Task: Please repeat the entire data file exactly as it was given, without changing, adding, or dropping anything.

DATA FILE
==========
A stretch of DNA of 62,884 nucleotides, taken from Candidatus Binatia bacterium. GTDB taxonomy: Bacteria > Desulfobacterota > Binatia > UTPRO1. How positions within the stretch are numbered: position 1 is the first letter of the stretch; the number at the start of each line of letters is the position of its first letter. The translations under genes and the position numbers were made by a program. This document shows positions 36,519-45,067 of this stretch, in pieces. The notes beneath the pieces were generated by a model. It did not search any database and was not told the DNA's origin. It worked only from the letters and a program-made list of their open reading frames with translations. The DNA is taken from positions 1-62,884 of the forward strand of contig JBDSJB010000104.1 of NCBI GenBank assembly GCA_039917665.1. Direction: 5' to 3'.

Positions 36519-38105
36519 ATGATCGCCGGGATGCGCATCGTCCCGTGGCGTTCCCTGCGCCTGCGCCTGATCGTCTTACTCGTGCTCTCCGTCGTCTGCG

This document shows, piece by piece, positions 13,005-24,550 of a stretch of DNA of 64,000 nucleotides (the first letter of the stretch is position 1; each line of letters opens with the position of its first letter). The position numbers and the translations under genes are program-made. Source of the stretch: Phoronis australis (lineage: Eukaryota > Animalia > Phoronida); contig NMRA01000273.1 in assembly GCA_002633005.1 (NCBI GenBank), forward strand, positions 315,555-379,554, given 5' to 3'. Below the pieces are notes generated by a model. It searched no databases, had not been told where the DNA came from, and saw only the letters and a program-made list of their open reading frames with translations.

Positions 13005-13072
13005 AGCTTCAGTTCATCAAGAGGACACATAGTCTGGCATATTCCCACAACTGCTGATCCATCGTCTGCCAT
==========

A stretch of DNA of 62,884 nucleotides, taken from Candidatus Binatia bacterium. GTDB taxonomy: Bacteria > Desulfobacterota > Binatia > UTPRO1. How positions within the stretch are numbered: position 1 is the first letter of the stretch; the number at the start of each line of letters is the position of its first letter. The translations under genes and the position numbers were made by a program. This document shows positions 36,519-45,067 of this stretch, in pieces. The notes beneath the pieces were generated by a model. It did not search any database and was not told the DNA's origin. It worked only from the letters and a program-made list of their open reading frames with translations. The DNA is taken from positions 1-62,884 of the forward strand of contig JBDSJB010000104.1 of NCBI GenBank assembly GCA_039917665.1. Direction: 5' to 3'.

Positions 36519-38105
36519 ATGATCGCCGGGATGCGCATCGTCCCGTGGCGTTCCCTGCGCCTGCGCCTGATCGTCTTACTCGTGCTCTCCGTCGTCTGCG

This document shows, piece by piece, positions 13,005-24,550 of a stretch of DNA of 64,000 nucleotides (the first letter of the stretch is position 1; each line of letters opens with the position of its first letter). The position numbers and the translations under genes are program-made. Source of the stretch: Phoronis australis (lineage: Eukaryota > Animalia > Phoronida); contig NMRA01000273.1 in assembly GCA_002633005.1 (NCBI GenBank), forward strand, positions 315,555-379,554, given 5' to 3'. Below the pieces are notes generated by a model. It searched no databases, had not been told where the DNA came from, and saw only the letters and a program-made list of their open reading frames with translations.

Positions 13005-13072
13005 AGCTTCAGTTCATCAAGAGGACACATAGTCTGGCATATTCCCACAACTGCTGATCCATCGTCTGCCAT